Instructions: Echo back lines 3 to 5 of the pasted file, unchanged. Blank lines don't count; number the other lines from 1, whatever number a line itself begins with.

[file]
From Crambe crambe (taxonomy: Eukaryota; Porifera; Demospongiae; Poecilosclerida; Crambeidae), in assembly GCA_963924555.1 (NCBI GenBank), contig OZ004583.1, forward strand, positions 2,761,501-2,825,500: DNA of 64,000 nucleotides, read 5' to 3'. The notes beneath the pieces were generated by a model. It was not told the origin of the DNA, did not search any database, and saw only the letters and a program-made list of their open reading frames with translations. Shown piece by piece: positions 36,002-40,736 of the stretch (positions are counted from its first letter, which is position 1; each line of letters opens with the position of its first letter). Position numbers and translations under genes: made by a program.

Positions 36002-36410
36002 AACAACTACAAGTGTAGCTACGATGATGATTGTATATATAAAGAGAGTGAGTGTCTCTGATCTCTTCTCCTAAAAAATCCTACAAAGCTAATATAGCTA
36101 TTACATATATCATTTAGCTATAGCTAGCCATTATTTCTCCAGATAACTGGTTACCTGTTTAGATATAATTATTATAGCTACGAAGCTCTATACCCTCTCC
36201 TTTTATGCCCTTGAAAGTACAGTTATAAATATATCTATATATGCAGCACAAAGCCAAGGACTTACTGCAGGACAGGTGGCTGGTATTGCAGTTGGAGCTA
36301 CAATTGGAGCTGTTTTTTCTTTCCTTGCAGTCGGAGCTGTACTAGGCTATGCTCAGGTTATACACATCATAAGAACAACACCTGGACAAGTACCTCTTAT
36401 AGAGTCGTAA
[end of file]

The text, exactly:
36002 AACAACTACAAGTGTAGCTACGATGATGATTGTATATATAAAGAGAGTGAGTGTCTCTGATCTCTTCTCCTAAAAAATCCTACAAAGCTAATATAGCTA
36101 TTACATATATCATTTAGCTATAGCTAGCCATTATTTCTCCAGATAACTGGTTACCTGTTTAGATATAATTATTATAGCTACGAAGCTCTATACCCTCTCC
36201 TTTTATGCCCTTGAAAGTACAGTTATAAATATATCTATATATGCAGCACAAAGCCAAGGACTTACTGCAGGACAGGTGGCTGGTATTGCAGTTGGAGCTA